None This represents the empty set of flags and corresponds to the unmapped BindingFlags.Default value. A different name was chosen because Fasterflect does not use the empty set of flags as its default.
As you may have noticed, the FlattenHierarchy flag is not listed above. This is because Fasterflect will include members from anywhere in the type hierarchy by default, regardless of whether you are querying for instance or static members. None of the BindingFlags
values related to accessing members are supported as Fasterflect provides an alternate API to provide these capabilities. It should also be noted that Fasterflect will never return any members defined on the System.Object base class as it would be both faster
and easier to access these directly.
Fasterflect-specific Flags values
These flags allow Fasterflect to provide querying capabilities that go beyond what is found in standard reflection. You can find examples of how to use these flags on the
PartialNameMatch Querying for named members will use partial matching (using string.Contains) instead of looking for an exact match (string.Equals).
TrimExplicitlyImplemented Querying for named members will strip off the namespace and interface name from explicitly implemented members before doing any comparison operations. Use this when you want to include explicitly implemented members in the
ExcludeExplicitlyImplemented Querying for members will exclude explicitly implemented interface members.
ExcludeBackingMembers Querying for members will exclude backing members. This includes backing fields for automatic properties, the getter/setter methods for properties, as well as overridden virtual methods.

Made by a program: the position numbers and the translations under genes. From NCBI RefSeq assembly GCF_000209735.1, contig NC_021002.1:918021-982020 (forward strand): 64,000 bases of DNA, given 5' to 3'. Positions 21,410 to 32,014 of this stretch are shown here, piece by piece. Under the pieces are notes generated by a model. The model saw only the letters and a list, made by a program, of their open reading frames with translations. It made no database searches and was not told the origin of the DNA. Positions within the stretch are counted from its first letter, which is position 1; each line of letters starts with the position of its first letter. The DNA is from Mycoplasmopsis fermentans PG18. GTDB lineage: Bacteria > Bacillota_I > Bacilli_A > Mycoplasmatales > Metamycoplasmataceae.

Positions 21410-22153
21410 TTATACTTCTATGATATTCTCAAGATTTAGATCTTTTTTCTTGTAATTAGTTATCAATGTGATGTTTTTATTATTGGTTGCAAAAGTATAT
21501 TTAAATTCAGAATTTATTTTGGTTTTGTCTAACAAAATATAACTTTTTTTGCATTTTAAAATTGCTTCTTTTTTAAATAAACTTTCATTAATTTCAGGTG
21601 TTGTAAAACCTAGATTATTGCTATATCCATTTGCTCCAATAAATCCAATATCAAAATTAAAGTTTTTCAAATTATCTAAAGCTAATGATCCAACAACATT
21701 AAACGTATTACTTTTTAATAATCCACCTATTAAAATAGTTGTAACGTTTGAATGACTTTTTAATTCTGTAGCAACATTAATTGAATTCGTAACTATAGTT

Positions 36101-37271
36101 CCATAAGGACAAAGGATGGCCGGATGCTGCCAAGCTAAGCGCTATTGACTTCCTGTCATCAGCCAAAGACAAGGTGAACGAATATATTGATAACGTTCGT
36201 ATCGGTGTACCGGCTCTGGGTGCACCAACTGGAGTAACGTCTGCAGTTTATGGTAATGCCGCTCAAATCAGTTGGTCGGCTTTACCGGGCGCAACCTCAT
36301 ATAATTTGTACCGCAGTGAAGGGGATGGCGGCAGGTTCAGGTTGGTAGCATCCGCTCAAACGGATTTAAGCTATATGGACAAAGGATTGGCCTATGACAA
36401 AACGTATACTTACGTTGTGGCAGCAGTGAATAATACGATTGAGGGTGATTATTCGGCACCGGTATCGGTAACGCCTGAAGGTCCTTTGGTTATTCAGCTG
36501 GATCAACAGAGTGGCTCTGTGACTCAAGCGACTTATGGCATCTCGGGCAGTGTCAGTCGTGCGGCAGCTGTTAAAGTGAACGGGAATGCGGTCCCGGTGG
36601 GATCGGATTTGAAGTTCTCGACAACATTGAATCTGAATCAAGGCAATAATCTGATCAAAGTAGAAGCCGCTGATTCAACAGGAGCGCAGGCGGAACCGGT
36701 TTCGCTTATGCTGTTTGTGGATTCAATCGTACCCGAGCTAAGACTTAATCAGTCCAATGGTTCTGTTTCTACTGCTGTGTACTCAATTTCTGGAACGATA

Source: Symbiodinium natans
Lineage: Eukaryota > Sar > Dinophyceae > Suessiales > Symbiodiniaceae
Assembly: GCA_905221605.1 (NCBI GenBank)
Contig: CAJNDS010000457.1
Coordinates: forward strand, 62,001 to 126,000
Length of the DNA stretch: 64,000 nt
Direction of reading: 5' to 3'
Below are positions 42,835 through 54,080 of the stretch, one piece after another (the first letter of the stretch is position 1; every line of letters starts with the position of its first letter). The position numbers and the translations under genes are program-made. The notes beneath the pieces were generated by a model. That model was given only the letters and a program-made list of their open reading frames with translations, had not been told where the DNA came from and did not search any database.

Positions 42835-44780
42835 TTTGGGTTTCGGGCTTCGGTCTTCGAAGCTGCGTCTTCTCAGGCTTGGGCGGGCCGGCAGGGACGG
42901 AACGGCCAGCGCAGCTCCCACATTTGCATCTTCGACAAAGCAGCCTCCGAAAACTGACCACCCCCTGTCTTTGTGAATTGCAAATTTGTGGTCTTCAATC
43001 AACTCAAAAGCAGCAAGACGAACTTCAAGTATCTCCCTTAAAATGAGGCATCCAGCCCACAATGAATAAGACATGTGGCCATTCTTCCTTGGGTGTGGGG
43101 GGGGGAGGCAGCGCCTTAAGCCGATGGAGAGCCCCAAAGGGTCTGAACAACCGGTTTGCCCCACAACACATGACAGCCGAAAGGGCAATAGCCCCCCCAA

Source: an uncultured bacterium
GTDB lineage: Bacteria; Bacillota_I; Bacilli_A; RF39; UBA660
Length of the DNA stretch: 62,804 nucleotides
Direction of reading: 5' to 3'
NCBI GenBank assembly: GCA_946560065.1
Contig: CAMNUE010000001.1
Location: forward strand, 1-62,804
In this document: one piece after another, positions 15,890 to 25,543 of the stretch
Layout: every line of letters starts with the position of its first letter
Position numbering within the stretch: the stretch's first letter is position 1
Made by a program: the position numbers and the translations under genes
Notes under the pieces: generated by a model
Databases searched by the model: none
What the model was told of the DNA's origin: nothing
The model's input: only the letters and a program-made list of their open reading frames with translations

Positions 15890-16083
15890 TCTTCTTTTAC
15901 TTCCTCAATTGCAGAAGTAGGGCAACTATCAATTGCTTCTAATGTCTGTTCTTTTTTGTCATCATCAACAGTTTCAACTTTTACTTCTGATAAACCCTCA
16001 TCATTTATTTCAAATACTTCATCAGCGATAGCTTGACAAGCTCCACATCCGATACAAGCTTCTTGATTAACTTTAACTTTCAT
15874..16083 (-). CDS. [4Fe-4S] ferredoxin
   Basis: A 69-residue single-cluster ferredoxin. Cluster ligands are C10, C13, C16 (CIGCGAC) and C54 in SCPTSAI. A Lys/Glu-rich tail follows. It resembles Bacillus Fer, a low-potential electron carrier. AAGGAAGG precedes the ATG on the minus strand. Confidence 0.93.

ExcludeHiddenMembers Querying for members will exclude base members that have either been overridden or shadowed. This is implemented by comparing member names (and for methods, also the method signature; method return types are not considered). Only
the first unique match is included.
AnyVisibility Public | NonPublic
InstanceAnyVisibility Instance | AnyVisibility
StaticAnyVisibility Static | AnyVisibility
StaticInstanceAnyVisibility Static | Instance | AnyVisibility
InstanceAnyDeclaredOnly InstanceAnyVisibility | DeclaredOnly
StaticAnyDeclaredOnly StaticAnyVisibility | DeclaredOnly
Fasterflect will use either InstanceAnyVisibility or StaticAnyVisibility (depending on the context) whenever the Flags parameter is omitted.
Caching in Fasterflect
Fasterflect uses light-weight code generation (LWCG) using dynamic methods to speed up access operations, i.e. method invocation, field value retrieval etc. (unfortunately, the same cannot be done for the lookup operations). Although generating the dynamic
method is very fast it takes a significant amount of time to JIT-compile the code. To minimize this overhead Fasterflect caches all of the dynamic methods it creates. The underlying cache is thread safe and cache entries are wrapped in WeakReference objects
to allow them to be reclaimed by the garbage collector if you're running low on memory. As such you don't really need to worry about the presence of the cache, since it operates silently and safely behind the scenes.
However, it is worth noting that invoking the dynamic method generated by Fasterflect directly avoids the cache lookup, which for repeated operations can provide a significant speed boost. If you have performance-critical code this option is worth keeping in
mind. Head over to the
page to see some numbers on the performance differences or jump directly to
to learn how to take advantage of this.